Does the Boom Generation Need to Redeem Itself?

Leonard Steinhorn, in his book The Greater Generation, proves how our legacy speaks for itself...

Aside from the tragic name of our generation (can we rebrand as Generation B?)  - which evokes either sonic booms, what babies do in their nappies, or was said to them when they fell - there are a considerable amount of specious and far too casual assaults leveled at us - who we are, and who we were.

Naturally, we are easy targets.  We set ourselves up for that, not merely by some outrageous behavior in our heyday, but as well by proclaiming our superiority to all the generations that preceded us. So sue us for being cool.  And that is what many in the media have been doing for the past decade. Boomer-bashing. Boomers are brats - narcissistic, preening, hedonistic arch-consumers hell bent on living so long that they’ll bankrupt their own children as they continue to explore their daemons.

Well I too might be a boomer basher, since I would be woefully envious that I didn’t come from the most amazing generation that had ever been produced on this planet. No seriously, we are an imperfect lot, to be sure. But - and this is a big but - we have engendered some truly profound and lasting changes in the civilization into which we were born.  America in the 50‘s and 60‘s, heavily in denial about the evil fruits of their chauvinistic, militaristic, repressive and repressed, biased approach to life, had been drifting toward an abyss. It was up to our generation to blast apart the lemmingish group-think that led us there, to pull us back from the brink.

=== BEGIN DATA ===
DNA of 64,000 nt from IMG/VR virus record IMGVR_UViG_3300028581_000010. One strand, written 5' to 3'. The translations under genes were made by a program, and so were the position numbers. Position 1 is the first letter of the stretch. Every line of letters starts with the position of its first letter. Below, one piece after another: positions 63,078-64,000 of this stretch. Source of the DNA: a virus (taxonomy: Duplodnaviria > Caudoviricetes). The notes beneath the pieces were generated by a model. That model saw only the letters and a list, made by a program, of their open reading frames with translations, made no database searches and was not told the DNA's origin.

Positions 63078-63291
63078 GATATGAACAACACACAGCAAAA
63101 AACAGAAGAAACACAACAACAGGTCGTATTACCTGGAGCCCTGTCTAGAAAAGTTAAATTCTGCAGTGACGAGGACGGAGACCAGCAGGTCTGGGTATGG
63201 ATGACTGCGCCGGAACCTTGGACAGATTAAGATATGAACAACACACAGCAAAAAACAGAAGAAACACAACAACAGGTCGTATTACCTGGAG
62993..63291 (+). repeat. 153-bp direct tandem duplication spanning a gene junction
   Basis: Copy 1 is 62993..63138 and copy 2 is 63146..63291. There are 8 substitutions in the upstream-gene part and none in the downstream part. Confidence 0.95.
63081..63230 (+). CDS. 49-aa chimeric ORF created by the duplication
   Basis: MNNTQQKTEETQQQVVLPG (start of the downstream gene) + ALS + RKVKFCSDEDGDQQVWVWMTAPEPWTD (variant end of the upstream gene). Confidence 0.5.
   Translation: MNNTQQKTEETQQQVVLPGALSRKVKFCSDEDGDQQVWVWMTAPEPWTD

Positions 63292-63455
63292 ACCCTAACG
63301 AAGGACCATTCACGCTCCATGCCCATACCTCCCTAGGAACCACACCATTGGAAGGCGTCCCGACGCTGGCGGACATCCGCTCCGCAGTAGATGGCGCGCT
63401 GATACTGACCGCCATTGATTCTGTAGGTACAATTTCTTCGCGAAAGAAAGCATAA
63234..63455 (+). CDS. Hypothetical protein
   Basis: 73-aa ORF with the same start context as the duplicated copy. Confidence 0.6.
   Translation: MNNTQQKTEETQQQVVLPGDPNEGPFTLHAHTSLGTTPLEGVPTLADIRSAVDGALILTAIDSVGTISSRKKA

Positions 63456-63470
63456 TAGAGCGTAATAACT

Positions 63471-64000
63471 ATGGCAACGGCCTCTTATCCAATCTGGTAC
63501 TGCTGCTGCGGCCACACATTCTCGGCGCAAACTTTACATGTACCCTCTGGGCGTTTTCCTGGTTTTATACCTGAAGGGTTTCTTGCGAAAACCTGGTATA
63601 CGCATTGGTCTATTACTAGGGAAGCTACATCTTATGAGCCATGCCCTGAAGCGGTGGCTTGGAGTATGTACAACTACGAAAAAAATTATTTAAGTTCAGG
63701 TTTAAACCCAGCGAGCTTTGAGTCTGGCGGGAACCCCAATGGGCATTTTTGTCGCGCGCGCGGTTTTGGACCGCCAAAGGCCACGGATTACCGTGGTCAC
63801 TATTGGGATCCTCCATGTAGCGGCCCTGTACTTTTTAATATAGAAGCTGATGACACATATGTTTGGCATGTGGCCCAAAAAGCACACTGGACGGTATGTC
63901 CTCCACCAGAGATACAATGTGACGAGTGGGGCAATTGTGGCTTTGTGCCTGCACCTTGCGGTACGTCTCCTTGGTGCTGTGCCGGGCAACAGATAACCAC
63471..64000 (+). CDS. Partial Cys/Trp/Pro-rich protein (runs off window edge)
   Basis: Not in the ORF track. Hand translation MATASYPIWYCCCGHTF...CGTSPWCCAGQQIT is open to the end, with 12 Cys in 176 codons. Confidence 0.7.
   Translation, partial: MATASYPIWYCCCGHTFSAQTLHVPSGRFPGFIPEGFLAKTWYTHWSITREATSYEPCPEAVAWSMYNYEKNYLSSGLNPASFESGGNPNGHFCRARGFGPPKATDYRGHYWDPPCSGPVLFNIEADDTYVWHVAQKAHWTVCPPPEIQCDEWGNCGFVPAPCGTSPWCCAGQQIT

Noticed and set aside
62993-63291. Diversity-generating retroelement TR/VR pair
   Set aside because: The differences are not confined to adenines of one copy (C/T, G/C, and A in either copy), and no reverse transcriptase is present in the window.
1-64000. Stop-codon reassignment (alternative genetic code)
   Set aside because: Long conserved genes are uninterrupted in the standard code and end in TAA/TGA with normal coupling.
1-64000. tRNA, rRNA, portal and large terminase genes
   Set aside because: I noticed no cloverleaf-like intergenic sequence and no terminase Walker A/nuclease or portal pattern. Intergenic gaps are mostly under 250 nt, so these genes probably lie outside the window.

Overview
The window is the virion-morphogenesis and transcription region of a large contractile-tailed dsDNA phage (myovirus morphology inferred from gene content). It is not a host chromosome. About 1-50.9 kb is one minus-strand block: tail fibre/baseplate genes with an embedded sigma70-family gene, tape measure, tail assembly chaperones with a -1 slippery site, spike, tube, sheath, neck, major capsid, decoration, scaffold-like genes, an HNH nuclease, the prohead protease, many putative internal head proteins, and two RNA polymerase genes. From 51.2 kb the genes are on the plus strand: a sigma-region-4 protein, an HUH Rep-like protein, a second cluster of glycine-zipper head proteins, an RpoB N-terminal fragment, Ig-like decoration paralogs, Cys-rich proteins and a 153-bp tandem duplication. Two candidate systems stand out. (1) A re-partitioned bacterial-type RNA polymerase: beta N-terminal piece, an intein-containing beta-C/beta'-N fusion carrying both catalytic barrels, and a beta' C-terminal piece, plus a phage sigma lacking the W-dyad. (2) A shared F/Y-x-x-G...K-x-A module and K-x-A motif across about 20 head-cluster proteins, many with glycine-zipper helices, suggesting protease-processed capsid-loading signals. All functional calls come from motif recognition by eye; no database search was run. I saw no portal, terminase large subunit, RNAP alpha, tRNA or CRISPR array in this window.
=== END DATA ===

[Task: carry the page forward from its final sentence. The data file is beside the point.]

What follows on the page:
We did some major hauling, caterwauling and cavorting all the way.  And now we have a highly articulate champion in Leonard Steinhorn, Professor of communications at American University and specialist in American history and culture. Of all the books I’ve read about our legacy, “The Greater Generation” is the most thoroughly researched, exhaustively documented and compelling argument as to why we need to be vindicated from the stereotyping slanders of our detractors.  

We were not merely a generation of idealists and rabble rousers, but committed activists who altered the course of the dreadnought of American culture. We fought battles on every front. As Steinhorn enumerates: “Diversity, feminism, multiculturalism, privacy, equal rights, individualism, transparency, social responsibility, political correctness - in our food fight culture they’ve become sound bites almost devoid of meaning, sneered at by some, affirmed by others, all caught up in the politics of memory.” And yet the evidence of change is apparent in each of these arenas.